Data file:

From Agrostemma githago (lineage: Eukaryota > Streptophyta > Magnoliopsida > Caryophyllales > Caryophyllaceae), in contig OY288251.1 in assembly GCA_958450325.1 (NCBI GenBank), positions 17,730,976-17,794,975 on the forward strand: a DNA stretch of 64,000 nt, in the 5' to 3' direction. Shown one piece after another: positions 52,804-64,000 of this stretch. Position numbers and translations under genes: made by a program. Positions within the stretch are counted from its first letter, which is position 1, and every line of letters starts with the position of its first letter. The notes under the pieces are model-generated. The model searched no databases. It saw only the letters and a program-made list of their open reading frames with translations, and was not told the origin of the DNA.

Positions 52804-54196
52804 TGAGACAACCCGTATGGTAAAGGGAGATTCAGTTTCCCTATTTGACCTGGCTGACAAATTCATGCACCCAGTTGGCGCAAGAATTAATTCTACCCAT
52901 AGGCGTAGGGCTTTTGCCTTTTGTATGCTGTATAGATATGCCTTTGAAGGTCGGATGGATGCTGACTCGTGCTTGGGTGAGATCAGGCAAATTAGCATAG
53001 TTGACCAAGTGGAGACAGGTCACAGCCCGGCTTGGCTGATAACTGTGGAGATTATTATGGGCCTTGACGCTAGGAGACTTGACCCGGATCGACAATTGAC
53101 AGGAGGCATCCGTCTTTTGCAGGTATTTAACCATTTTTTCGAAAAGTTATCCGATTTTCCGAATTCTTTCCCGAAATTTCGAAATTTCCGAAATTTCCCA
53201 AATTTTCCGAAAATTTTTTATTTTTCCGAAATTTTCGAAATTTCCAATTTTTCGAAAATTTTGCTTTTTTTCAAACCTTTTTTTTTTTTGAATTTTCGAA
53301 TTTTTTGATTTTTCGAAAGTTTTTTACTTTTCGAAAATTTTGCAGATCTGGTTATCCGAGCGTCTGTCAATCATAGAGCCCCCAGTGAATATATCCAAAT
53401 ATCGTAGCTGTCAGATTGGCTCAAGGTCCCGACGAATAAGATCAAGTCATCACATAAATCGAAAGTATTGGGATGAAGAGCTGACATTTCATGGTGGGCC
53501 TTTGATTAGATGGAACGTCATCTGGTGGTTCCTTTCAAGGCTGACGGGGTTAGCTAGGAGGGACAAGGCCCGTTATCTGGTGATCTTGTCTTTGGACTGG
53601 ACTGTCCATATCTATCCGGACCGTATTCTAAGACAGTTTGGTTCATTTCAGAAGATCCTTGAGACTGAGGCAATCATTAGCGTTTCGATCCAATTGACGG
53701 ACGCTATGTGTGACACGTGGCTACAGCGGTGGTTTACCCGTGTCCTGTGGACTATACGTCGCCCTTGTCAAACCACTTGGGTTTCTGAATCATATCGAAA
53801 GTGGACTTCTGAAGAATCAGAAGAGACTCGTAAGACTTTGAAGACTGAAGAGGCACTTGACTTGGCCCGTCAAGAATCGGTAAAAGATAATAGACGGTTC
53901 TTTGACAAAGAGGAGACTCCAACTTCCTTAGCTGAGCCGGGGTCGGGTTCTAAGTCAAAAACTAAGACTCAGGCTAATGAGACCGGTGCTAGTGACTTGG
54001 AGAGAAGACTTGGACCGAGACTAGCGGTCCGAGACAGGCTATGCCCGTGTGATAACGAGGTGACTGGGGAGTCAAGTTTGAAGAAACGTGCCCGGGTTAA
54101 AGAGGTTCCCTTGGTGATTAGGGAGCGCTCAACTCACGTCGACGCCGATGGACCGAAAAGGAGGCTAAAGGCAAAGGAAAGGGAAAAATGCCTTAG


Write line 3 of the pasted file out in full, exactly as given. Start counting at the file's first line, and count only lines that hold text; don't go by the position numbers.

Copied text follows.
52804 TGAGACAACCCGTATGGTAAAGGGAGATTCAGTTTCCCTATTTGACCTGGCTGACAAATTCATGCACCCAGTTGGCGCAAGAATTAATTCTACCCAT